Saturday, October 30, 2010

New O'Malley Ad: "Only One"

Both campaigns have launched their closing TV ads for the campaign. O'Malley has two, and Ehrlich has one. I've chosen to focus on one of O'Malley's ads - "Only One" - because I think it is representative of the overall theme that has guided the campaign.

Team O'Malley has clearly wanted to make this a race between two de facto incumbents, depriving Ehrlich of his ability to run as a change candidate in a change election year. In this new ad, the phrase "Two Governors" is the first thing viewers see. This cleverly hammers home the conclusion that Team O'Malley wants people to draw: You may want change, but neither of these candidates represents change. In other words, they continue to frame the race as a choice between the current and the previous status quo. In a state as solidly Democratic and incumbent-friendly as Maryland, the incumbent Democratic governor surely benefits.

Campaigns are won by the side that sets the terms of the debate. In my view, Team O'Malley - by relentlessly pushing a revisionist view of Ehrlich's record and, in the process, equalizing their records as tax-and-spend governors - succeeded in winning the message game.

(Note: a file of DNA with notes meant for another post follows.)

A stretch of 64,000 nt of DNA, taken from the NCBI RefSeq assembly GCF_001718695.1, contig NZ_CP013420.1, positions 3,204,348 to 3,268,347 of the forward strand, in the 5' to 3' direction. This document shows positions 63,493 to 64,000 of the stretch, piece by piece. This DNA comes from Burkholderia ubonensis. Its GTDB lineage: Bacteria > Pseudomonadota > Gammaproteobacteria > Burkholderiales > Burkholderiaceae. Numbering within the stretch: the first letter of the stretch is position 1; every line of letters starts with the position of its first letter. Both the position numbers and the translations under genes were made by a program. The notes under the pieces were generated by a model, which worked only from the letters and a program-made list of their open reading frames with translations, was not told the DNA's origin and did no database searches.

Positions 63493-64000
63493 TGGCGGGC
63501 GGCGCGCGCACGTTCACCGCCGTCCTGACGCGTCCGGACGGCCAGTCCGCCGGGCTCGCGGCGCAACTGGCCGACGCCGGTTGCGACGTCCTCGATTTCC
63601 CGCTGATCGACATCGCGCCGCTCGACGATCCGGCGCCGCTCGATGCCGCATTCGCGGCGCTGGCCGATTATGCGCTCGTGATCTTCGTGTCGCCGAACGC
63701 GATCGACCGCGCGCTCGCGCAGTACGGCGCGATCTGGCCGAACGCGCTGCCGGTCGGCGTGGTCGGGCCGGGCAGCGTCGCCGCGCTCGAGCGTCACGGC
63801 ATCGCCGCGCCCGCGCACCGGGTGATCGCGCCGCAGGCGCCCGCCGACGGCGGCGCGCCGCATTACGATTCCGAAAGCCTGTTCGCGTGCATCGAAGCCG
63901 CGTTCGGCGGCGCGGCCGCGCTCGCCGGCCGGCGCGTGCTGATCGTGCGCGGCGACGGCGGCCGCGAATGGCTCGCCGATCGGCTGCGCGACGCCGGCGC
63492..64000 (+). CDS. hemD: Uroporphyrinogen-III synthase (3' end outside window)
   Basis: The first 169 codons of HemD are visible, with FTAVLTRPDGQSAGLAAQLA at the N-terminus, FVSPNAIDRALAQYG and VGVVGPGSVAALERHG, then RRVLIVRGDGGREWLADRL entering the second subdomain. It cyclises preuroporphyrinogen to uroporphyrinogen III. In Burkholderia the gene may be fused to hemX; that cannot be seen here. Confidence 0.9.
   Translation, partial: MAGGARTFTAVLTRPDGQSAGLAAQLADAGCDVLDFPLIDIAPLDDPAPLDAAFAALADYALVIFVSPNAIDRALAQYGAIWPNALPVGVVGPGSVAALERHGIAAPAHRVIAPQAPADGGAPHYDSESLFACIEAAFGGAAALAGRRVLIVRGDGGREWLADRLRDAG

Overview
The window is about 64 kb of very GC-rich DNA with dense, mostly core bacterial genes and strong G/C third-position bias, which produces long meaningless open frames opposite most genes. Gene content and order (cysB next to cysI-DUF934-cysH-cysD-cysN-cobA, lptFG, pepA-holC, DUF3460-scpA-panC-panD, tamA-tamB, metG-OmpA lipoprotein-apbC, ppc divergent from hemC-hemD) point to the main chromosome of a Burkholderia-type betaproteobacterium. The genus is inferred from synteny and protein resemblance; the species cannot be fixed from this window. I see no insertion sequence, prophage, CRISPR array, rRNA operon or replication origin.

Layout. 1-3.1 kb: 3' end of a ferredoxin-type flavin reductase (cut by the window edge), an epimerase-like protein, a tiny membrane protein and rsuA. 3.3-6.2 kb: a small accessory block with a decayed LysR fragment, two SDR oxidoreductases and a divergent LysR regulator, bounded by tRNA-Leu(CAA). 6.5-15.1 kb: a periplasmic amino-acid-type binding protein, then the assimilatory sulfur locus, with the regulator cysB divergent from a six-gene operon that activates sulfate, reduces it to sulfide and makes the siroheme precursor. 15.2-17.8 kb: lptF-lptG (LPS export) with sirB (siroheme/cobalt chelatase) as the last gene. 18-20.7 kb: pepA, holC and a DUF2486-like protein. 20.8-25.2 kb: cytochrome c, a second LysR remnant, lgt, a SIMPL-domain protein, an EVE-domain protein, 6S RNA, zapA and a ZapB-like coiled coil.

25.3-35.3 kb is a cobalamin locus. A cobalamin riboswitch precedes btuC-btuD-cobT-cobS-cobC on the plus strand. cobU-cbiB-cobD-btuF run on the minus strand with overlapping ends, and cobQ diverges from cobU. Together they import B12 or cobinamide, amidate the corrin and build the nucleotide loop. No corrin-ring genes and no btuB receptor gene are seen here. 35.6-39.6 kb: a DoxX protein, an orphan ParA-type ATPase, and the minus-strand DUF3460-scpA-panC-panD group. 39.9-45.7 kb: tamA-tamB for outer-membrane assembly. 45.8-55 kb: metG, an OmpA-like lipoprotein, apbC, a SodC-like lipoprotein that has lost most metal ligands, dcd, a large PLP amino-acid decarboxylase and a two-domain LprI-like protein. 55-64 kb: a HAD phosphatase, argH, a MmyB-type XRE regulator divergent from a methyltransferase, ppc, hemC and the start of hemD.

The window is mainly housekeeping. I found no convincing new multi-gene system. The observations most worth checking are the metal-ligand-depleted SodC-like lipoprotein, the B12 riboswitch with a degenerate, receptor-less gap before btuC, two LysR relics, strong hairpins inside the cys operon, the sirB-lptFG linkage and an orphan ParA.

In my view, the quality of the campaign waged by Team Ehrlich contributed to O'Malley's success. But, I will have more to say about that next week.

2 comments:

  1. If you are an observer of campaigns, you have to admit the O'Malley campaign was masterful.

    If O'Malley wins, this campaign should be the subject of someone's dissertation. They carried the fight to Ehrlich from the beginning with the ads on Ehrlich's radio show, and never stopped.

    Ehrlich was forced to constantly respond and was never able to advance his message. The negative ads clearly personally bothered Ehrlich, to the point where it seems to be all he wants to talk (whine) about.

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  2. "a revisionist view of Ehrlich's record"

    C'mon now. There was a lot more fact than revision to O'Malley's ad. BOB EHRLICH was a huge spender. Ehrlich did make millions lobbying for gambling, tobacco and clients such as the failed Bay National Bank run by one of his appointees. No one bought Ehrlich's pathetic parsing.

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